Step 5: Ocular surface stem cell transplant. Replace conjunctiva or stem cells. Fornix reformation is important because patients can then wear protective contact lenses.
Step 6: Optical cornea transplant. Continue ongoing surveillance for glaucoma, infection, corneal melt, retinal detachment, sterile vitritis, endophthalmitis, etc.
Things to have in your “ocular surface optimization tool box” are lubricants, anti-inflammatories, nutritional support, lid margin disease management, and adjuncts, Dr. Chan said.

Constance Okeke, MD, Norfolk, Virginia, offered several pearls for cataract surgery in eyes with preexisting tubes or trabs. Give preop evaluations more time and thought, and address patient expectations early. MIGS could minimize IOP spike risk, and treat inflammation aggressively. Surgeons need to be prepared for the potential to reposition themselves and incisions depending on bleb positioning. Tubes should be assessed and managed during the procedure if too long or anterior, Dr. Okeke said.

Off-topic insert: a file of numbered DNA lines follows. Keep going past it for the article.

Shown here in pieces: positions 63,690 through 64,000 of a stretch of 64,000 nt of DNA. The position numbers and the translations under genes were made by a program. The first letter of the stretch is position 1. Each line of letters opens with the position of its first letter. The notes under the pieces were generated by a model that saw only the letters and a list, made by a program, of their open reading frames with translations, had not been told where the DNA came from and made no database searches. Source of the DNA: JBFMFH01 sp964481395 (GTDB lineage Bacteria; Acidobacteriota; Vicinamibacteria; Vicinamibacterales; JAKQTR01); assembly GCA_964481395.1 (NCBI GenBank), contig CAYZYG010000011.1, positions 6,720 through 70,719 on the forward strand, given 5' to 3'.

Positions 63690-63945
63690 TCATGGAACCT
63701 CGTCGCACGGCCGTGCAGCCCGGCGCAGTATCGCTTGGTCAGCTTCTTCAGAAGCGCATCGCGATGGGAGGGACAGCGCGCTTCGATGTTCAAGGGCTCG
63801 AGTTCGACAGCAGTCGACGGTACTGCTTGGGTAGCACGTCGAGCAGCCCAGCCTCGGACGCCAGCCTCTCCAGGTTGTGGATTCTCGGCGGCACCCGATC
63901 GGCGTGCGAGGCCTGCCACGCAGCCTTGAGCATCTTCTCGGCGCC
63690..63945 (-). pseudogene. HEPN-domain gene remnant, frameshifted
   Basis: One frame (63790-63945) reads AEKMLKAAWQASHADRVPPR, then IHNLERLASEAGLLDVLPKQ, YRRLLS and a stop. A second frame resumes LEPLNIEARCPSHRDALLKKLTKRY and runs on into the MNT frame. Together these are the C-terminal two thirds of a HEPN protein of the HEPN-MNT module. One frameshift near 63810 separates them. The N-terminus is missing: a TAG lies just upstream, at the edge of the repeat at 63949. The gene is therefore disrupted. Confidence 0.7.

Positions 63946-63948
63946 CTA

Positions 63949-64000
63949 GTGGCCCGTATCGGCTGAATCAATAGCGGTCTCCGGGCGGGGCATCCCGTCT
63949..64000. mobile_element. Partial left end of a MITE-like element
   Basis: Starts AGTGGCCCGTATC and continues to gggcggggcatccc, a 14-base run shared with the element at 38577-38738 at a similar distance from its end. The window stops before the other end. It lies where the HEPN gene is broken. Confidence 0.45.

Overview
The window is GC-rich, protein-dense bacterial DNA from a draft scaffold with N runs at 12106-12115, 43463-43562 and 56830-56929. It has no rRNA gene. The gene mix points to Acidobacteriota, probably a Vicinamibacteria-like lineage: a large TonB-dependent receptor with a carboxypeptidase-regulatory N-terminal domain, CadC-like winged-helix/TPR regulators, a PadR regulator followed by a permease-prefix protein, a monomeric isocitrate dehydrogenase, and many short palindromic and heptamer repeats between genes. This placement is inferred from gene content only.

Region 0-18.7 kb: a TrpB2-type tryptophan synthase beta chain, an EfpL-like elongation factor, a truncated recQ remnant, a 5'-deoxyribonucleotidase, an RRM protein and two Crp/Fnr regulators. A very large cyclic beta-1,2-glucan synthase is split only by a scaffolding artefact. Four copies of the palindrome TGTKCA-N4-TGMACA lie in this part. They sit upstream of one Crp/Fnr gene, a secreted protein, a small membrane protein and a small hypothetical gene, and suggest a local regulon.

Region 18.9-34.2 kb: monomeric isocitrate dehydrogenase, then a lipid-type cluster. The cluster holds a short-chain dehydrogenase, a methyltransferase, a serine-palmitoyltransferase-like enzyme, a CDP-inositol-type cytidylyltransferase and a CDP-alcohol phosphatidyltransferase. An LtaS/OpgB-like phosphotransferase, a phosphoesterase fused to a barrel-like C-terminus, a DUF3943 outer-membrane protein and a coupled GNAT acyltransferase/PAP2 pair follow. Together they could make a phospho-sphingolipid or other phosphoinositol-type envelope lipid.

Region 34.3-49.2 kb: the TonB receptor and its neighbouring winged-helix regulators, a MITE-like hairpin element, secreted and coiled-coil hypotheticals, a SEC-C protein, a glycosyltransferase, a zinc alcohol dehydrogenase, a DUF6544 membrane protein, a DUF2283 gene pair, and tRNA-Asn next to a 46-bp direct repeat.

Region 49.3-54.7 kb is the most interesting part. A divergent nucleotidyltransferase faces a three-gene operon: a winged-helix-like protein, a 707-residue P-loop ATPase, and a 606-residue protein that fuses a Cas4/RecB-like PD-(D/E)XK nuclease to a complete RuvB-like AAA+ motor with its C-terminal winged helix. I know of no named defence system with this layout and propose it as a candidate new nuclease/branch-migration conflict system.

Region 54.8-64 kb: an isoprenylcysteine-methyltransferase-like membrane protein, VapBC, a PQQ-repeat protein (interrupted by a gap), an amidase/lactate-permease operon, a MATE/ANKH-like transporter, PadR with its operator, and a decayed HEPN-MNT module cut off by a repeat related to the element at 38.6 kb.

During a keynote lecture on IOL power calculations, Douglas Koch, MD, Houston, sought to answer the question “can we do better?” In the literature, 70–80% of outcomes are within 0.5 D of target, Dr. Koch said, noting that the best data uses the Hill-RBF formula, resulting in 90% within 0.5 D. 
Sources of residual refractive error today are effective lens position (ELP) and the anterior and posterior cornea.